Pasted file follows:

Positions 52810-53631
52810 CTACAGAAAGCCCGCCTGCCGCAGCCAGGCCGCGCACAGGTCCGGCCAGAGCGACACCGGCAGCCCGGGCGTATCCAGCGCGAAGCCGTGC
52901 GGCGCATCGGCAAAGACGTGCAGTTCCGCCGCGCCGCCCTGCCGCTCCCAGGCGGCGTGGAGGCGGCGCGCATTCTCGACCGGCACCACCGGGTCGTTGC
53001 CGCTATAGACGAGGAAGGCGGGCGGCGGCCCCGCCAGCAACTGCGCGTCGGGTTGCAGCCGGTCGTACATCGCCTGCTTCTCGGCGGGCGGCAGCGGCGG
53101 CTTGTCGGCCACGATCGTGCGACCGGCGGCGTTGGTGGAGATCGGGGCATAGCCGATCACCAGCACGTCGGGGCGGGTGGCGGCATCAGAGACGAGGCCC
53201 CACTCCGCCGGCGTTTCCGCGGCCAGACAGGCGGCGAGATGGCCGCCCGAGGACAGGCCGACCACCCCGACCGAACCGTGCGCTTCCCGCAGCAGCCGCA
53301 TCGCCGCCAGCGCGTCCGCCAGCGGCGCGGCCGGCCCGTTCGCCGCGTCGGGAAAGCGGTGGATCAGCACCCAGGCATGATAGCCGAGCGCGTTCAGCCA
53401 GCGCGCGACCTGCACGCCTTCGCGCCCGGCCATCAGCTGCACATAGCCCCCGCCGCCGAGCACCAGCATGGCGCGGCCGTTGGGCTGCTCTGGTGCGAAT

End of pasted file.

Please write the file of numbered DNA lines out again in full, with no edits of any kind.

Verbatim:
Positions 52810-53631
52810 CTACAGAAAGCCCGCCTGCCGCAGCCAGGCCGCGCACAGGTCCGGCCAGAGCGACACCGGCAGCCCGGGCGTATCCAGCGCGAAGCCGTGC
52901 GGCGCATCGGCAAAGACGTGCAGTTCCGCCGCGCCGCCCTGCCGCTCCCAGGCGGCGTGGAGGCGGCGCGCATTCTCGACCGGCACCACCGGGTCGTTGC
53001 CGCTATAGACGAGGAAGGCGGGCGGCGGCCCCGCCAGCAACTGCGCGTCGGGTTGCAGCCGGTCGTACATCGCCTGCTTCTCGGCGGGCGGCAGCGGCGG
53101 CTTGTCGGCCACGATCGTGCGACCGGCGGCGTTGGTGGAGATCGGGGCATAGCCGATCACCAGCACGTCGGGGCGGGTGGCGGCATCAGAGACGAGGCCC
53201 CACTCCGCCGGCGTTTCCGCGGCCAGACAGGCGGCGAGATGGCCGCCCGAGGACAGGCCGACCACCCCGACCGAACCGTGCGCTTCCCGCAGCAGCCGCA
53301 TCGCCGCCAGCGCGTCCGCCAGCGGCGCGGCCGGCCCGTTCGCCGCGTCGGGAAAGCGGTGGATCAGCACCCAGGCATGATAGCCGAGCGCGTTCAGCCA
53401 GCGCGCGACCTGCACGCCTTCGCGCCCGGCCATCAGCTGCACATAGCCCCCGCCGCCGAGCACCAGCATGGCGCGGCCGTTGGGCTGCTCTGGTGCGAAT